We got a silver-gilt medal which we are very pleased with, we're really pleased because it's our first Tatton. The judges did say that they'd like us to do a larger stand and that our plants would really suit a larger exhibit. One of the reasons why we create a display of this size is because it fills one lorry! We never know how the plants will go down when we come to a new show and especially one in a different climatic area, but so far so good. Next week we're going to the Taunton flower show where we're exhibiting our own plants and planting a garden, then Rob and I are off for three days to an undisclosed, secret location to reflect on the last few months and plan for the year ahead.
I decided to title this flower photo with "fruit flower", because this each little flower, making a form like some fruit, and nice colour too.
Crazy looking flower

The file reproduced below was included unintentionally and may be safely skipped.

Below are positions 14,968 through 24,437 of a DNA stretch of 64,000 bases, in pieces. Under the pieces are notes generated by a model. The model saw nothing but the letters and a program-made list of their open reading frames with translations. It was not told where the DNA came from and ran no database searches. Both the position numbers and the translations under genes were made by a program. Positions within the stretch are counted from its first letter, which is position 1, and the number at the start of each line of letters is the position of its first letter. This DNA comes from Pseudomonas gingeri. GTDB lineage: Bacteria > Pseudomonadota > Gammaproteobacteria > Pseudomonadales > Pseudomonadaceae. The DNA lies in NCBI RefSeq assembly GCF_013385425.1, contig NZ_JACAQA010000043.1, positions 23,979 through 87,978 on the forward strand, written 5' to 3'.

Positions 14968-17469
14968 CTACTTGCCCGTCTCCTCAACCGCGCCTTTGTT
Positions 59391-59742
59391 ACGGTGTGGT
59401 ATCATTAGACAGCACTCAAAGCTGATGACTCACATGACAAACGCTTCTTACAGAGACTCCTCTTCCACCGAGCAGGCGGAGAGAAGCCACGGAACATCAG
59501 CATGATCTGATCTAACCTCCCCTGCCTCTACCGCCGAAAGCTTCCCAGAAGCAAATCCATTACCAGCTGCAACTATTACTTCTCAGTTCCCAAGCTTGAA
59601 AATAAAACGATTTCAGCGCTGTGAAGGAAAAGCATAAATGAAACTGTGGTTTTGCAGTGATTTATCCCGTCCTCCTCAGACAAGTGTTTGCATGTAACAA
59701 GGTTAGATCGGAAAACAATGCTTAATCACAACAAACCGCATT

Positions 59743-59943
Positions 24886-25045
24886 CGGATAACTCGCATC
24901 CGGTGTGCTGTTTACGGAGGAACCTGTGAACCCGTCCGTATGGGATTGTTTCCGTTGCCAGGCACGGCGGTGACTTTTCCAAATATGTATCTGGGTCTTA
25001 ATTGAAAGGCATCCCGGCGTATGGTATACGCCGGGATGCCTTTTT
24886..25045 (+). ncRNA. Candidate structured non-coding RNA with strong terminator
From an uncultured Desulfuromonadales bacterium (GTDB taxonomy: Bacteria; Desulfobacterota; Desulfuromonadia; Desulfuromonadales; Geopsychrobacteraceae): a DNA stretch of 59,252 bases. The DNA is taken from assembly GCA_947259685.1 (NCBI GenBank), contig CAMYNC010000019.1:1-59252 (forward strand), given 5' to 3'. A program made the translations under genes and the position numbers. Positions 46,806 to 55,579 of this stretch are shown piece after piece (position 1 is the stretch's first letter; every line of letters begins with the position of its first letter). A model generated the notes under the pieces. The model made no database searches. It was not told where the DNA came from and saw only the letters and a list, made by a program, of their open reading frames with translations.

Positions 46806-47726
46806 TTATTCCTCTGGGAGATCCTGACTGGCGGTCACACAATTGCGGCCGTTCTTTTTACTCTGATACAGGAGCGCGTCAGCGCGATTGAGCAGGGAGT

Many people have commented that the trade stands at this year's shows have been every bit as good as some of the gardens themselves, and at Tatton I have to agree. Many of the gardens created outside some of the nursery stands were exquisite and beautifully done. I was particularly impressed with the display outside Brooklands nursery stand, which featured a swathe of perennials in a range of pastel colours. It was just the thing to entice visitors into the stand to buy plants (that's my excuse and I'm sticking to it). I try to resist buying things, but I always like to take home something from the flower shows I work at, and in the end I chose a Dierama. I purchased a large plant from the plant societies marquee, which was accompanied by plenty of useful advice from the grower. Hopefully it will do well in a sunny free-draining spot I have in my new garden. I got at lot of attention as I walked back to our tent with it, I don't think I've had so many admiring glances in a long while. If you're ever at a flower show and want to get attract attention, forget waving a coloured umbrella and choose a large Dierama instead.